supreme court rulings five yeerlings. years ago. this year a candidate can only raise $2700 per donor for the primary and another 2700 per donor for the general election. the gold rush comes because the court also ruled there are no limits on corporate and group dmaikses tdonations to superpac, superpacs do carry risks. criticized mr. bush saying the former florida governor is already beholden to donors. >> these are highly sophisticated killers when they give 5 million or two million to jeb they have him just like a puppet. >> never mind the political optics, there are the dangers if a superpac goes rogue.
again, superpacs and candidates circulate not coordinate with each other. in other words if jeb doesn't like how right to rise is spending money he can do nothing about it. david schuster, al jazeera. >> you can listen to other discussion on this topic on "ali velshi on target." coming up tonight. 75 years of bussing bunny, . we're going to hear from mel blanc.
damas enblanco, ladies in white. >> he's headed for america as well. you'll have some comments for politicians here too. all right antonio, thank you. from the recycle mountains to the mississippi river saskatchewan to texas, prairies once covered 170 million acres of north america. but they are disappearing, "techknow"'s marita davison reports. >> you are looking at a 3500 acre experiment in an effort called restoration ecology. this is the nachusa grasslands preserve, 90 miles west of chicago, where the nature
conservancy is rolling back time. to a grass land that was almost eextinct. >> we are in a grass land state, where nearly nonof it is less. we have less than 1/100 of 1% that is still intact. what was once this vast landscape across much of illinois has been eliminated and turned into the corn belt. >> but illinois is not alone. since the late 1800s prairie lands across the united states have been steadily irk. >> i've heard grasslands as the unheralded siblings of the green
pelt. trapping it in their deep roots. >> and phil torres joins us from illinois. the prairie grasslands are as important to the earth as rain forests. talk about the roll they play. >> yeah, i mean they absolutely are. and one of the most important roles is what you saw, in their roots. carbon dioxide is one of the biggest contributor to greenhouse gas. they store it in the roots down in the ground and even if a fire comes by that carbon diesmed is staying in there. sdioxide is held in there. >> what do the bison play for us? >> this tall grace prairie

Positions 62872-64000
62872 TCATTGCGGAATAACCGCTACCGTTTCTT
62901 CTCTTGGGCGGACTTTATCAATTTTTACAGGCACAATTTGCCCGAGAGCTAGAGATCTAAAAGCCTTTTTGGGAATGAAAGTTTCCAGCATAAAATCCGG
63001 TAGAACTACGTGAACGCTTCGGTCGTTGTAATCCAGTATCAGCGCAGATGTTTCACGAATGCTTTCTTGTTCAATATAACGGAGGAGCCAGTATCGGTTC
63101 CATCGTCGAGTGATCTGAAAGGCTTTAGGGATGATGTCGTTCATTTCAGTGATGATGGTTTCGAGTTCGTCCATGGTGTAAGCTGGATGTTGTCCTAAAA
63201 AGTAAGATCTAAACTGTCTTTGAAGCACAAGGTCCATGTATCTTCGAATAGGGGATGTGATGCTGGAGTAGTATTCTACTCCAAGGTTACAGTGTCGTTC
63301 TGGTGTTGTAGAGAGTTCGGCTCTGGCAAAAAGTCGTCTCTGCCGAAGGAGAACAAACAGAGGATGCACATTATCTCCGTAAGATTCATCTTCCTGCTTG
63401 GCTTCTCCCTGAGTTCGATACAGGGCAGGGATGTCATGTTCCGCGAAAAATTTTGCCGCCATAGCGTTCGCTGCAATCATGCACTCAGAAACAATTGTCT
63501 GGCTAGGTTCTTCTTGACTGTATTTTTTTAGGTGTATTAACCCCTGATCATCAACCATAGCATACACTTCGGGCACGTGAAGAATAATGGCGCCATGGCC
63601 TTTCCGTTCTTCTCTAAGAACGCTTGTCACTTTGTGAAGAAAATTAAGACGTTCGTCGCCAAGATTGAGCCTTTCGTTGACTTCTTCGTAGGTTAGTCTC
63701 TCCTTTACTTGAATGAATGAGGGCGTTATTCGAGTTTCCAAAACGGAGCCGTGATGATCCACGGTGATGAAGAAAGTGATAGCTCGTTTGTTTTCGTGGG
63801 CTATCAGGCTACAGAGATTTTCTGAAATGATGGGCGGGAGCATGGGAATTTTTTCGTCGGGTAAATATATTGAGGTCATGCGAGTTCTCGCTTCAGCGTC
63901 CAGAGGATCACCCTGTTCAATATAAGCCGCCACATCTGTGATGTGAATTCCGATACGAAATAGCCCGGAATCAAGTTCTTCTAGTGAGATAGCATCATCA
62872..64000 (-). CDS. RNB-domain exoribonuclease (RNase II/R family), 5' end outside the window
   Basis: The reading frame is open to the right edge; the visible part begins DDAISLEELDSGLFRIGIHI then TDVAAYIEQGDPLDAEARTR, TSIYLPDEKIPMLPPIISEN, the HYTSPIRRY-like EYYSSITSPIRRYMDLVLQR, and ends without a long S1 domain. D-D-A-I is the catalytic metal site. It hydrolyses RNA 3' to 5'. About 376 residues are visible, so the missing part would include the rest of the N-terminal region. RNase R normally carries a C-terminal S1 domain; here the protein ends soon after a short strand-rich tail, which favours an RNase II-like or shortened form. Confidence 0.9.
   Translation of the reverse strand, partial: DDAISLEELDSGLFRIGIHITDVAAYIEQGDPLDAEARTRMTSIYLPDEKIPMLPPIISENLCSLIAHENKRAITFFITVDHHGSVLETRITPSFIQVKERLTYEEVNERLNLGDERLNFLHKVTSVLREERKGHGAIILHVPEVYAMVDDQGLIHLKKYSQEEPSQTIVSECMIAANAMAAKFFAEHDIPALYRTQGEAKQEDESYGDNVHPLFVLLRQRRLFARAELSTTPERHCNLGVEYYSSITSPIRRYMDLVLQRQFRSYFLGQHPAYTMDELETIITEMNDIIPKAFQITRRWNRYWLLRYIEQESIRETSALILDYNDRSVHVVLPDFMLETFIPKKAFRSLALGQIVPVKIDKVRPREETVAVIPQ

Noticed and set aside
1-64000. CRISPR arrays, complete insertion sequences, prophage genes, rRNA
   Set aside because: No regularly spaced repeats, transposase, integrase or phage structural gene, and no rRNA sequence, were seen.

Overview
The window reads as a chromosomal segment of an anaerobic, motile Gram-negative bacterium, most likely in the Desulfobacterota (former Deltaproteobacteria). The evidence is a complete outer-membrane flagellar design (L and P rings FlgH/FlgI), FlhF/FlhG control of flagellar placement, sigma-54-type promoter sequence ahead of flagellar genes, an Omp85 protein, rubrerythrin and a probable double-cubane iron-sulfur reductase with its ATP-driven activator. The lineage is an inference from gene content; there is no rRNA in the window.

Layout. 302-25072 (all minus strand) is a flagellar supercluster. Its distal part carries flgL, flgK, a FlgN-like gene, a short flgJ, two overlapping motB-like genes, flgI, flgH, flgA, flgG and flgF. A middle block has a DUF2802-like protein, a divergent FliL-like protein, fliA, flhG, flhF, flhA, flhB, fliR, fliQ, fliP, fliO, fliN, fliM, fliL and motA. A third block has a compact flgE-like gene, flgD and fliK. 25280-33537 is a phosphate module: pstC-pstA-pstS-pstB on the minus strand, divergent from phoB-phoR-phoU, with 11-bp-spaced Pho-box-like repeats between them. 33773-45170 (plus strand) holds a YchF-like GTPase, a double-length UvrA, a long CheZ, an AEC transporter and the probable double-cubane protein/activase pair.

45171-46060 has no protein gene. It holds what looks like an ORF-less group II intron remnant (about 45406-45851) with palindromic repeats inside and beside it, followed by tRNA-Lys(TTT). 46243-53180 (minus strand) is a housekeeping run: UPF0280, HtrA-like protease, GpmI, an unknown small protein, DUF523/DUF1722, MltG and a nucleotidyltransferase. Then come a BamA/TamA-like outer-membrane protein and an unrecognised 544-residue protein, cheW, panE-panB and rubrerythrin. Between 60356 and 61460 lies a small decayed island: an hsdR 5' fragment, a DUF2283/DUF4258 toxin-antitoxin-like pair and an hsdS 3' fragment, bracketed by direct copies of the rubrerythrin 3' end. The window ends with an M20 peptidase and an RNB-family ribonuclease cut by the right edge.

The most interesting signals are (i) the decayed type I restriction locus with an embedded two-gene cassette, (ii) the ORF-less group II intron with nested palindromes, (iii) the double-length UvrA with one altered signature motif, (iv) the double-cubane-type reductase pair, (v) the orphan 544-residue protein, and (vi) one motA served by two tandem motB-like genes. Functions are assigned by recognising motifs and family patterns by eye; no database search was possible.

sometimes the grass gets a little too tall. that's where the bison come in by eating that grass, they are preparing the area for other plants. fertilization comes in, spreading seeds, increasing the diversity of plants and insects and bugs and animals and all sorts of things. >> what's the problem of expanding prairies into new areas? >> you know it's difficult because the prairie is occupied. we have urban sprawl, we have tons of farmland out there. these guys can't just put bison and seeds into the farmer's backyard. in this case they bought all that land so it's an issue of money in the preparies. >> phil torres, thank you very much. you can see more on prairie restoration on "techknow" saturday at 6:30 eastern. finally, a legend of the
silver screen who almost never appeared on screen. man of a thousand voices, bugs bunny, turns 75 years old. blanc's son talks about the remarkable plegcy he's helping tremarkable legacy he's hemming the's helpingto keep alive. >> i'm noel blanc and my daddy mel was bugs bunny, along with about 1500 oaforts characters. other characteristics. other characters. >> the road runner, wile e.
coyote. >> he went to the pig farm and wallowed around with the pigs and heard them grunt, so he thought it would be a grunting talk like this. bugs is so prominent because he gets the best of you. he uses his brain. >> duck season. >> wabbit season. >> duck season! >> he doesn't use physical strength. he uses his brain to get the best of you and he always comes out on top. he came out just before we got into world war ii. and he became significantly the person or the rabbit or the cartoon that the yankees got behind. in 1961, my dad had a terrible automobile accident on dead man apg curvman's curve he was takea
hospital and remained in a coma for 20 days. nothing happened until the doctor came in one day, until the doctor said, bugs bunny can you hear me, and he came out with, what's up doc? and porky pig can you hear me? i can. he really did think that tall characters would live forever, he knew, because everyone loved them and they would love eternally. >> in a career spanning six decades, mel blanc worked on over 3,000 cartoons. that's our broadcast, thanks for watching. i'm john siegenthaler. have a great weekend. i'll see you tomorrow. the news continues with antonio mora.
going on, not just in this country, but around the world. getting the news from the people who are affected. >> people need to demand reform... >> ali velshi on target weeknights 10:30p et >> common ground? >> our hope is to find a diplomatic way forward, but this crisis has to be found. >> military leaders from u.s. and russia begin talks on the kremlin arms buildup in syria. refugees making their way through the balkans thought they had a break through only to find em